Logline: 007 investigates a mad industrialist who plans on destroying California’s Silicon Valley in order to monopolize the world’s microchip supply.
Nearly two years ago, I began revisiting and reviewing Roger Moore’s Bond films beginning with Live and Let Die (1973). I have seen both the highs and the lows of Moore’s thirteen year tenure as 007. During this time, the English actor died at the age of 89. I have finally arrived at Moore’s seventh and final appearance as Bond – A View to A Kill. Though it is generally regarded as one of the worst 007 films, A View to A Kill has its strengths particularly in villainous turns from Christopher Walken and Grace Jones.
Spanning over fifty years, the Bond franchise has its loyal fans whose views on the films vary greatly. However, most Bond fans will agree that A View to A Kill is one of the worst Bond films. The main criticism most often cited against the film is Moore’s age. He was 57 at the time and Moore himself joked about this aspect stating he was “only about four hundred years too old for that part.” I think most Bond fans and Moore himself knew it was time for a new James Bond. Enter Timothy Dalton.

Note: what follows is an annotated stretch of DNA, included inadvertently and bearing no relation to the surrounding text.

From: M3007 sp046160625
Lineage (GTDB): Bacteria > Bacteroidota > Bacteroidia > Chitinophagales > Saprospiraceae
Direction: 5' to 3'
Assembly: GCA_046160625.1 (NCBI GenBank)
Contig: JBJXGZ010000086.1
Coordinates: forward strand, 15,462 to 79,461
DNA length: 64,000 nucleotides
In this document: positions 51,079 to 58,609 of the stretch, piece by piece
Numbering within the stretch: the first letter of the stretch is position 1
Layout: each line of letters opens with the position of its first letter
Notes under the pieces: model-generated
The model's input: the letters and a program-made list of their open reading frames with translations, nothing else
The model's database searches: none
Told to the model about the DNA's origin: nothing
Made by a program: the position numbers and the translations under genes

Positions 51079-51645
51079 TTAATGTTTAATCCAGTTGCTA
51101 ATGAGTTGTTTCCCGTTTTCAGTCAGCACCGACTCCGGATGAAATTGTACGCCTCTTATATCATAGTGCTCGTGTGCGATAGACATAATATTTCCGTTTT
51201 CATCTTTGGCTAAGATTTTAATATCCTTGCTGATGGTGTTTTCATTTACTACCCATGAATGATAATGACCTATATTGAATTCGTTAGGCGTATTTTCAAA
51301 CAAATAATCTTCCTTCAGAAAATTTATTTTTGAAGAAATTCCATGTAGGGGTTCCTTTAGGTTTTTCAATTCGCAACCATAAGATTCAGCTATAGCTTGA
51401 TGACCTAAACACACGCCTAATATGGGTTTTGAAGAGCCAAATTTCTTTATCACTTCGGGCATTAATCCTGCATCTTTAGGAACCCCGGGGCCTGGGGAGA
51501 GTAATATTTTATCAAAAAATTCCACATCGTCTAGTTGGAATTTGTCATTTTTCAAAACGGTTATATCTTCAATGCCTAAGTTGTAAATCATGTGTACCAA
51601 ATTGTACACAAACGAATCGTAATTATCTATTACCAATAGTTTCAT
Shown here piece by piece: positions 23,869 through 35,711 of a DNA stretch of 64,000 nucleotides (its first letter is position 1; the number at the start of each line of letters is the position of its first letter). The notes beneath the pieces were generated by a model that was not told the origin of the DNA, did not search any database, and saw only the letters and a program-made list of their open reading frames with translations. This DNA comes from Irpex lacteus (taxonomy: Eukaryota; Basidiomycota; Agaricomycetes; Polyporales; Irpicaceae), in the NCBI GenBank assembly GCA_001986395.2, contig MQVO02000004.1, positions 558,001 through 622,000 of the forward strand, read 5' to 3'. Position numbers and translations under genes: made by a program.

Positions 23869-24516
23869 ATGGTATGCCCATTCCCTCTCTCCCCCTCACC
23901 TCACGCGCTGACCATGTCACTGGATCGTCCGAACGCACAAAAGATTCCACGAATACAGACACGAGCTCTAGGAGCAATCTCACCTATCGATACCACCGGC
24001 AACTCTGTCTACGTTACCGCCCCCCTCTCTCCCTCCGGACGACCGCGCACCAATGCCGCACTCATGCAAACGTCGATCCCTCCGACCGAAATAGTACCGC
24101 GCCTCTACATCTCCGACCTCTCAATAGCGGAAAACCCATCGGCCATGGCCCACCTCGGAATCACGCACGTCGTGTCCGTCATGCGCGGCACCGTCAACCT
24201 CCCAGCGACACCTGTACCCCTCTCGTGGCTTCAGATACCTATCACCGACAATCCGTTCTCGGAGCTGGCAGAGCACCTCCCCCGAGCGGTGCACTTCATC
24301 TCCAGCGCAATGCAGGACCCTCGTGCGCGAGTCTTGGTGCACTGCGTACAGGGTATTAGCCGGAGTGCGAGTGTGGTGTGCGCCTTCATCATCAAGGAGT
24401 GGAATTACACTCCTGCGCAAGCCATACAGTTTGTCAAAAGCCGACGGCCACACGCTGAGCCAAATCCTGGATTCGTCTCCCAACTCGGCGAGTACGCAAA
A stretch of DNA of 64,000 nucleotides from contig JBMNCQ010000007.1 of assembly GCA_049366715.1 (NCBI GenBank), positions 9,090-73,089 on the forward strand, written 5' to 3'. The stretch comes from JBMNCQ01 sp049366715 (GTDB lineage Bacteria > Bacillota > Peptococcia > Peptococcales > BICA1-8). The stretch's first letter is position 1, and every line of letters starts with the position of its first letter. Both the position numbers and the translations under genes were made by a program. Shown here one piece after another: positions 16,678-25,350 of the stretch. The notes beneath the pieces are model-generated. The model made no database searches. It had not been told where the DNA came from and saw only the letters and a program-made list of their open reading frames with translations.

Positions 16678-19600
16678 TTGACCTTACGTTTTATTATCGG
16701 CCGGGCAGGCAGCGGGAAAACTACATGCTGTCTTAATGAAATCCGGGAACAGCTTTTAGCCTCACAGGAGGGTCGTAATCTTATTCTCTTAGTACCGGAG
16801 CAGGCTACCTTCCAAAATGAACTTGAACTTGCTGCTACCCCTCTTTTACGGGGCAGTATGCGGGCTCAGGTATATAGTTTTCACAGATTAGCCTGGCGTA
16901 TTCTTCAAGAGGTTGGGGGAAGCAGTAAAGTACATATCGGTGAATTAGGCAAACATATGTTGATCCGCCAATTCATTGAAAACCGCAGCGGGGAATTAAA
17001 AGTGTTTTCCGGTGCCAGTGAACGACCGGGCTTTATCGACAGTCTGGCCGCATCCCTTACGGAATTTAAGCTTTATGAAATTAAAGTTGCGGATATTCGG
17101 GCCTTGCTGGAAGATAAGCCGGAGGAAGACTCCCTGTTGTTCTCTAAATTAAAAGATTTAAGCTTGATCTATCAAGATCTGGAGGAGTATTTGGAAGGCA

A View to A Kill is deeply flawed but entertaining. The film feels tired and lacks any of the vivacity of Moore’s best Bond films. Moore seems to sleepwalk through the majority of the film and Tanya Roberts makes for a terrible Bond girl. Her performance is as stiff as they come.
Despite these shortcomings, there is a lot to appreciate in A View to A Kill. The film opens with a great pre-title sequence in arctic Russia. Bond travels across this icy landscape on skis, a snowmobile, and finally, an improvised snowboard. As stated before, Walken and Jones are a delight to watch and steal every scene in which they appear. The chart-topping title song by Duran Duran is great and my favorite Bond theme of all. There are some impressive action sequences, particularly the fight atop the Golden Gate Bridge at the film’s climax.
While I recognize the distaste surrounding Moore’s final appearance as Bond, I can also appreciate certain aspects of it. It is far from Moore’s best Bond film (that honor I’d bestow upon The Spy Who Loved Me), but it is certainly not his worst.
Rating (out of ****): ***